It has finally rained all over America, including Southern California. Did you know that now is the time to inspect the roof? You can do this by yourself or call a local roofing company to do it for you.
The first step is the exterior inspection. You should take a walk around the eaves of your roof. Check for any paint that is peeling or dry rot up under the eave in the soffit area. In case you don’t know, the Soffit is the underside of a part of a building (like an overhang or staircase). You can tell if it’s dry rot, by poking at it with a screwdriver. If the screwdriver goes in easily, you’ve most likely got a roof leak.
You next need to inspect the roof. You might need to use binoculars to help you to see. First, ensure that none of the roofing material, such as slate, shingles, wood shingles, wood shakes, tile or any flat roofing such as hot tar or torchdown has come loose, is curling, blistering or starting to flare up. If you have had a recent windstorm, this can be particularly important.
Thoroughly walk around inside your home. Make sure the lights are on and use a flashlight to check your ceilings and walls for discoloration. Check inside closets and particularly over the furnace, tubs, sinks, the stove, inside the water heater closet, around the chimney, etc.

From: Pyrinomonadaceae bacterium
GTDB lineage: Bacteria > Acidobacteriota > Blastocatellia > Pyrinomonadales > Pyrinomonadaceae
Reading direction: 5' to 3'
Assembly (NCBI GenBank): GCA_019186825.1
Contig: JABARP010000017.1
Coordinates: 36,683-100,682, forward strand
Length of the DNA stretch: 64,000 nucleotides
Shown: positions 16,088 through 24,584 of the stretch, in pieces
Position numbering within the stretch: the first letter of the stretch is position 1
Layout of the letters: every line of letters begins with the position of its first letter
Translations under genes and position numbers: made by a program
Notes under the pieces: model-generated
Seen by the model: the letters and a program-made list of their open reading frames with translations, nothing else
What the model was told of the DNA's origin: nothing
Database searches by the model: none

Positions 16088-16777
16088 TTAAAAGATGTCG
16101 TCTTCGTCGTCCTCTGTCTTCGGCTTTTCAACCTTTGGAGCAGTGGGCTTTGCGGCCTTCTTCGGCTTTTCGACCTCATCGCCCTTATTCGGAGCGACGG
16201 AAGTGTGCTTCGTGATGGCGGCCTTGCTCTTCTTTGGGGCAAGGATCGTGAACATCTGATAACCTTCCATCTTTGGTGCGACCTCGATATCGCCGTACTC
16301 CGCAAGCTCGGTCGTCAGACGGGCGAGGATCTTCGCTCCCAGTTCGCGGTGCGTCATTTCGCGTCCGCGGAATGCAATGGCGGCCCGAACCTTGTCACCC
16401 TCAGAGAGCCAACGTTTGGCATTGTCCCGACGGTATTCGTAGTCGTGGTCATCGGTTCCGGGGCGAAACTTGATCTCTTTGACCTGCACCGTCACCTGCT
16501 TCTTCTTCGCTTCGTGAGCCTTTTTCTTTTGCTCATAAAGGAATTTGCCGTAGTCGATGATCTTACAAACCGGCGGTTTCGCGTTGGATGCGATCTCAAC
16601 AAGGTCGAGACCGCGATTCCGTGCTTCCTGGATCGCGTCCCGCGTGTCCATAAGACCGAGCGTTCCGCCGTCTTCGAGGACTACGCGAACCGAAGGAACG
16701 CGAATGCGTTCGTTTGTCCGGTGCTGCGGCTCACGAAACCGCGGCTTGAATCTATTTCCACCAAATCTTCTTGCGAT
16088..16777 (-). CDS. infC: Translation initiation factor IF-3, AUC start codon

Roof leakage is often caused by flashing, which is a strip of metal used to stop water from penetrating the junction of a roof with another surface. Vent pipes that go out through the roof have flashings sealed with mastic or tar and can be the source for a roof leak. Your chimney has a metal flashing, also a metal saddle or cricket that can also leak and all these things need to be sealed again and again for the life of a roof.
Skylights are often the cause of a leak. Sometimes it’s the skylight itself or it might be the skylight flashing that connects the skylight box or curb, to the roof. Skylights have a rubber gasket between the glass and the skylight frame and they often will last only 10 years.
If you have an open beam or cathedral ceiling area with exposed wood (meaning, you don’t have an attic or crawlspace over this room) check these areas when it is raining. Usually there is very little sign except faint drip lines unless you happen to catch the water dripping during the rain. If you hold the light at the right angle you can usually see these.
Once you have done this inspection, you can call your roofer to come handle what you have found. Just because you have a leak, you don’t necessarily need a whole new roof. Many roof leaks are able to be repaired, unless the roof is very old.
J and J Roofing offers a $155 Roof Maintenance Check and they will inspect the roof and it also covers basic maintenance and sealing of anything we find that looks vulnerable or open.